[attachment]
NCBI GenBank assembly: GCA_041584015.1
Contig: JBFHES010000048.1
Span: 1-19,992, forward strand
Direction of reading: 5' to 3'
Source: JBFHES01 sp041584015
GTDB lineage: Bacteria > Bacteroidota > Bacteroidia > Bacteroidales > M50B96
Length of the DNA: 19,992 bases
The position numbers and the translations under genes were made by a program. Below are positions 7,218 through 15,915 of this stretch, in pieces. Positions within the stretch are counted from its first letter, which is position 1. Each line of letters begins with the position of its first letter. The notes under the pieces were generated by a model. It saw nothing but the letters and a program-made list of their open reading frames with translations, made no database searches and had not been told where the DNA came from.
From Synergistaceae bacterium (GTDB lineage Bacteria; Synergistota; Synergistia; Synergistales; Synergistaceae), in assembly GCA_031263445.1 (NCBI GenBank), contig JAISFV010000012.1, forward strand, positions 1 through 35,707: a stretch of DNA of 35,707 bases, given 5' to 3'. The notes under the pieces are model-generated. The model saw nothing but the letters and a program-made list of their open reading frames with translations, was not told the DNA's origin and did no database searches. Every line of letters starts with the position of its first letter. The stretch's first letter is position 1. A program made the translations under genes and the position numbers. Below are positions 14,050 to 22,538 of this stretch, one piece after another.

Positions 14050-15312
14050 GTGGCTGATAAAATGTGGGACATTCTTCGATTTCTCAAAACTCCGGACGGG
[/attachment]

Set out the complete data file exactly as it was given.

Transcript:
NCBI GenBank assembly: GCA_041584015.1
Contig: JBFHES010000048.1
Span: 1-19,992, forward strand
Direction of reading: 5' to 3'
Source: JBFHES01 sp041584015
GTDB lineage: Bacteria > Bacteroidota > Bacteroidia > Bacteroidales > M50B96
Length of the DNA: 19,992 bases
The position numbers and the translations under genes were made by a program. Below are positions 7,218 through 15,915 of this stretch, in pieces. Positions within the stretch are counted from its first letter, which is position 1. Each line of letters begins with the position of its first letter. The notes under the pieces were generated by a model. It saw nothing but the letters and a program-made list of their open reading frames with translations, made no database searches and had not been told where the DNA came from.
From Synergistaceae bacterium (GTDB lineage Bacteria; Synergistota; Synergistia; Synergistales; Synergistaceae), in assembly GCA_031263445.1 (NCBI GenBank), contig JAISFV010000012.1, forward strand, positions 1 through 35,707: a stretch of DNA of 35,707 bases, given 5' to 3'. The notes under the pieces are model-generated. The model saw nothing but the letters and a program-made list of their open reading frames with translations, was not told the DNA's origin and did no database searches. Every line of letters starts with the position of its first letter. The stretch's first letter is position 1. A program made the translations under genes and the position numbers. Below are positions 14,050 to 22,538 of this stretch, one piece after another.

Positions 14050-15312
14050 GTGGCTGATAAAATGTGGGACATTCTTCGATTTCTCAAAACTCCGGACGGG